The castle is now unoccupied and locked up, but it is still an impressive sight.

The local Thakur has in his possession the 'Sharab Raldi' i.e. 'Sword of Wisdom' of the Thakurs. This sword seems to have been built in the 'Toledo' technique of Spain. According to the Thakur, this sword was given to one of his ancestors by His Holiness Dalai Lama when that ancestor had fled to Tibet sick of the designs of the local people. The sword is not on display.


We enquired about the sword in the village, but never got a good response.

Some pictures.

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Zanskar and Pangi Valley | Drive to the unknown in my Endeavour 4x4-20201021_093113.jpg  


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Default re: Zanskar and Pangi Valley | Drive to the unknown in my Endeavour 4x4

Day 4 continued:

From Gondhla, we moved further towards Keylong.
Enroute we stopped at Indian oil fuel pump at Tandi.

Some photos.

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Till a few years back, hundreds of stickers were placed on this sign board by some irresponsible tourists. Fortunately they have been taken off. This old sign board says that the next petrol pump is 365km to Leh. Actually this is not valid now, as a new pump has been opened at Karu some years back. Karu is 335 km. from here.

From Indian oil pump, Tandi, we took the narrow diversion (sharp U-turn) towards a newly built road going to some ancient monasteries. Within a kilometer or two we arrive at Tupchiling monastery.


About Tubchiling monastery:
Not much info could be found online, except that it is close to the more famous Guru Ghantal gompa, which involves a trek. It was earlier called Gandhla. The construction looks quite modern and we were fortunate to see it from the inside.

Zanskar and Pangi Valley | Drive to the unknown in my Endeavour 4x4-20201021_104421.jpg
The dirt track to the gompa.

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The plaque.

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Small video:


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Zanskar and Pangi Valley | Drive to the unknown in my Endeavour 4x4-img_5504.jpg
A cute little girl we met near one of the villages enroute.


From Tubchiling we left for Kardang monastery.

About Kardang gompa:-
Kardang Monastery or Gompa is a famous Drukpa Lineage monastery near Kardang village and is one of the biggest monastery in Lahaul valley. Kardang was once the capital of Lahaul.

The monastery is a huge white building bedecked with prayer flags. It is situated on a ridge below the 15,000 foot (4,572 metres) Rangcha peak, at an altitude of 3,500m on the left bank of the Bhaga River, facing the town of Keylong, about 8 km away.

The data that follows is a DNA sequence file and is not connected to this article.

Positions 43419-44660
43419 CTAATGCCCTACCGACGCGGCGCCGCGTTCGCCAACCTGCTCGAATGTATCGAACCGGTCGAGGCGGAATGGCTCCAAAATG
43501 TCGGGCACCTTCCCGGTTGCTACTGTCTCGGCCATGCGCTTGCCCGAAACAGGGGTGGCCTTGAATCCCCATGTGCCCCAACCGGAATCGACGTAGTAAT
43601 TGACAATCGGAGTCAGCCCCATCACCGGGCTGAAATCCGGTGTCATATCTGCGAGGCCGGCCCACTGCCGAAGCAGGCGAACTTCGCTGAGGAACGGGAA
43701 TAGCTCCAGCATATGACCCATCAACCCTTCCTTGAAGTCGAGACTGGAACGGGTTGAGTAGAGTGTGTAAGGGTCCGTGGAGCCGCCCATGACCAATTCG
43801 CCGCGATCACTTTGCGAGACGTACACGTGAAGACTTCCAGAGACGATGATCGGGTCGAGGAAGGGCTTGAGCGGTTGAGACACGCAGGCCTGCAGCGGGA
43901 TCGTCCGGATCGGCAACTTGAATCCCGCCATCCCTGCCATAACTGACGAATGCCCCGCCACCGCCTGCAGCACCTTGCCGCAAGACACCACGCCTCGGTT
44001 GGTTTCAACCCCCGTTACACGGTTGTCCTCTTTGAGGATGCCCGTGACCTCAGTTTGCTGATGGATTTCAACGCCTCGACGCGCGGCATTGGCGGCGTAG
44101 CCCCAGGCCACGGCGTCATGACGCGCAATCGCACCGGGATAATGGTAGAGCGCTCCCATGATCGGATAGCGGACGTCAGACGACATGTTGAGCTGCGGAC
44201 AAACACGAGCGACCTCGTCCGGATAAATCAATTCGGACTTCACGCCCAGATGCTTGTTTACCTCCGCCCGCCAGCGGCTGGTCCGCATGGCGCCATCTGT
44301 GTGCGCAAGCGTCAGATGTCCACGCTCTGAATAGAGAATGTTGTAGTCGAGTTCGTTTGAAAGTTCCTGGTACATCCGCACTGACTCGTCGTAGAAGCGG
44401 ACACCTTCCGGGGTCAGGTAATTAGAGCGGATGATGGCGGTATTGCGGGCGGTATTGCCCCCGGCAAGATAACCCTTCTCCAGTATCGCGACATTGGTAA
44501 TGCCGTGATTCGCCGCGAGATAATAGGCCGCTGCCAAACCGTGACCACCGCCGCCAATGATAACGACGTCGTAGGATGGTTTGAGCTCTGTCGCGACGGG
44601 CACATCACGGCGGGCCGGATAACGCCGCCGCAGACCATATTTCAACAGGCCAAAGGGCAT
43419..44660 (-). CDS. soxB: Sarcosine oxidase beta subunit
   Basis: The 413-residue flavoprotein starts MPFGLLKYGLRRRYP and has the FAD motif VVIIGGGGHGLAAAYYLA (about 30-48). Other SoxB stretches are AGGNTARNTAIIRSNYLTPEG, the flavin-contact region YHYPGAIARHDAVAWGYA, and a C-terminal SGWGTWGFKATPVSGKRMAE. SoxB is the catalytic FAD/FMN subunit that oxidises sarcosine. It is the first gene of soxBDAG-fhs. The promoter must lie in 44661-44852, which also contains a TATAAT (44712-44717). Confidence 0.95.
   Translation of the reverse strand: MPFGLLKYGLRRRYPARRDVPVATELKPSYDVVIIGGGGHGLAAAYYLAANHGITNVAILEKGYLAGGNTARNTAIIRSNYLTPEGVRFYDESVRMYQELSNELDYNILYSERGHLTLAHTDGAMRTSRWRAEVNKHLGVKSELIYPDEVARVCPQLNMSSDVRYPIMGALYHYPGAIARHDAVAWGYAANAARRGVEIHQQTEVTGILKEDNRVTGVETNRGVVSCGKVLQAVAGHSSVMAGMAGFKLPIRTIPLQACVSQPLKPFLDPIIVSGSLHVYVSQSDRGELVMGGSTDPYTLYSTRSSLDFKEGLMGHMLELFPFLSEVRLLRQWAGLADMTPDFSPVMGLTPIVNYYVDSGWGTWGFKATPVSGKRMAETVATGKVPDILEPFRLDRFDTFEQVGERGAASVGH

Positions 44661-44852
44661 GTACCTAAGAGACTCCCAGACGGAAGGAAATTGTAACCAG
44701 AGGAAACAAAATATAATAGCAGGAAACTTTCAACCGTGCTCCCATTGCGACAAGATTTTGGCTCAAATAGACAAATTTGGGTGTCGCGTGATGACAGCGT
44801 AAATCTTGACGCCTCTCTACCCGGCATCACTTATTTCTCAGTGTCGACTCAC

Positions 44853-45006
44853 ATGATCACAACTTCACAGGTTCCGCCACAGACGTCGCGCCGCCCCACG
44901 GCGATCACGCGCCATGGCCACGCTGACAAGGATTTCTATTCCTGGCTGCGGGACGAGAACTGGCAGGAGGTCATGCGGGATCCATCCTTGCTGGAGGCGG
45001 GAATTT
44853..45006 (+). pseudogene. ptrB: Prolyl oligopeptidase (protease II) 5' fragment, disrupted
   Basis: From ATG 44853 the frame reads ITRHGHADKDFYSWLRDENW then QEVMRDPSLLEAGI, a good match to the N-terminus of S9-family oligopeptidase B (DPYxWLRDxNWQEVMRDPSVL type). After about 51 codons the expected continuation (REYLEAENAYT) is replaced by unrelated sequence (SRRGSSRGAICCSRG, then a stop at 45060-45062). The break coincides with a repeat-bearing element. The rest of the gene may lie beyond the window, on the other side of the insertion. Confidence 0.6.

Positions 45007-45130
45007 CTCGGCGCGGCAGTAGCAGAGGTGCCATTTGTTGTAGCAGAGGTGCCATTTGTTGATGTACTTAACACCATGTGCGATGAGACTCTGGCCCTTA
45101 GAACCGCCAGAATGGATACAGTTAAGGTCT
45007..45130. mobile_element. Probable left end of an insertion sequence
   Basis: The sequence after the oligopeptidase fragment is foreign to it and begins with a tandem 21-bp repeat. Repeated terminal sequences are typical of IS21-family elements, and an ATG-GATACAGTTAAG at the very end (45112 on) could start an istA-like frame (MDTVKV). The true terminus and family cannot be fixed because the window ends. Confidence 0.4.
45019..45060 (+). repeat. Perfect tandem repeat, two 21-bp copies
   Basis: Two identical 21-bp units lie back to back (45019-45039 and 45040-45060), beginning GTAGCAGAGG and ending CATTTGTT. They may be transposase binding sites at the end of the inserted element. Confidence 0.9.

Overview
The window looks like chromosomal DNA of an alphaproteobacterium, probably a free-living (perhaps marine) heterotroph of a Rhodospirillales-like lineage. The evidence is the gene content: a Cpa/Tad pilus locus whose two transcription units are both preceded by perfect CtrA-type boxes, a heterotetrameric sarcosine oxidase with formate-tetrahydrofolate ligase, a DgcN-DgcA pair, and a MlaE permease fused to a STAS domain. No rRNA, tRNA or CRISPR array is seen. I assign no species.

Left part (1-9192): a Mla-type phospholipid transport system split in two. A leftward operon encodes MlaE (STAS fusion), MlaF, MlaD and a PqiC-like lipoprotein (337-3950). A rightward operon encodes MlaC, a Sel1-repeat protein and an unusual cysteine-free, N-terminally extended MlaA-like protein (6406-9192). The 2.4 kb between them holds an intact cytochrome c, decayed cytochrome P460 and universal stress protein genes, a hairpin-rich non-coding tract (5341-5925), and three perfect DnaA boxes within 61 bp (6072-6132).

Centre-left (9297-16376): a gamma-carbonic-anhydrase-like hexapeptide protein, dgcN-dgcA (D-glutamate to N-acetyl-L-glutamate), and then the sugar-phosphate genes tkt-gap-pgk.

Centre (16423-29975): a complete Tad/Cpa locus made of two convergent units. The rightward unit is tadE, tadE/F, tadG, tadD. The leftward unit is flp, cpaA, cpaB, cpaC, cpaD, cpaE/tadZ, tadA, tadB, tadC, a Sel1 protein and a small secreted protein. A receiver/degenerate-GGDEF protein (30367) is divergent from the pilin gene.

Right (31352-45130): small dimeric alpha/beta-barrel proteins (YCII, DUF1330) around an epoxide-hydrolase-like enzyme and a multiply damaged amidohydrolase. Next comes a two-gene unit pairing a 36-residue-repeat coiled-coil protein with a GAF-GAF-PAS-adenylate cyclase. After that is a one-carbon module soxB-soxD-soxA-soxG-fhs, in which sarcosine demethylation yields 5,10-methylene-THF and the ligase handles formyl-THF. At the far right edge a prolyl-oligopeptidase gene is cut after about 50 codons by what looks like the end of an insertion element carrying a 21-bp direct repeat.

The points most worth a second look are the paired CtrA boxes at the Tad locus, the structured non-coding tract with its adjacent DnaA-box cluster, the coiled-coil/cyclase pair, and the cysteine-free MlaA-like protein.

The monastery is believed to have been built in the 12th century and houses a large library of Buddhist literature. The monastery was in ruins until it was renovated in 1912 by Lama Norbu Rinpoche (died 1952), who, with Lama Kunga, turned it into a proper educational and training establishment. The old monastery temple was fully destroyed by rain at 1998. The new temple was rebuilt at 1999-2009 by present monastery head Lama Paljor.

This monastery has an old library, which is known as the largest Buddhist library in the country. The library has Kangyur and Tangyur scriptures written in the Bhotia or Sherpa language. The monastery has a vast collection of Thanka paintings, musical instruments such as lutes, drums, horns and some old weapons.

Unfortunately the gompa was closed due to Covid.

Some photos:-

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On the return journey we saw some horses with a little pony.

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In the same village we saw some kind of a dark vegetable, probably black cabbage.

Zanskar and Pangi Valley | Drive to the unknown in my Endeavour 4x4-20201021_125254.jpg

Zanskar and Pangi Valley | Drive to the unknown in my Endeavour 4x4-20201021_125302.jpg

From Kardang we drove back to Tandi, topped up diesel and then headed for Keylong.

Almost all of the Keylong hotels were closed and the village looked deserted. Even Snowland was closed for the season. The manager got it cleaned and opened up one room with three beds for us, as he was known to Dharmesh.

The route to the hotel from the Manali side passed through the Keylong market and was so narrow that I had to close my side mirrors on a few occasions.

The hotel is very simple and we had a good stay.

After some hot tea, we went on the terrace of the hotel and had a good view of Keylong.

Zanskar and Pangi Valley | Drive to the unknown in my Endeavour 4x4-20201021_141803.jpg

Zanskar and Pangi Valley | Drive to the unknown in my Endeavour 4x4-20201021_142537.jpg

Zanskar and Pangi Valley | Drive to the unknown in my Endeavour 4x4-20201021_141828.jpg

The Lady of Keylong.

The Lady of Keylong is actually a glacier and can be seen from Keylong. The name 'Lady of Keylong' was given by Lady Elashainghday about a century ago during the British rule. The glacier is situated at an altitude of about 6,061 meters, remains covered with snow throughout the year. But in the middle, there is seen a dark bare patch that looks like the figure of a woman, walking with a load on her back. It is also recorded as 'Lady of Keylong' by the geological survey team of India.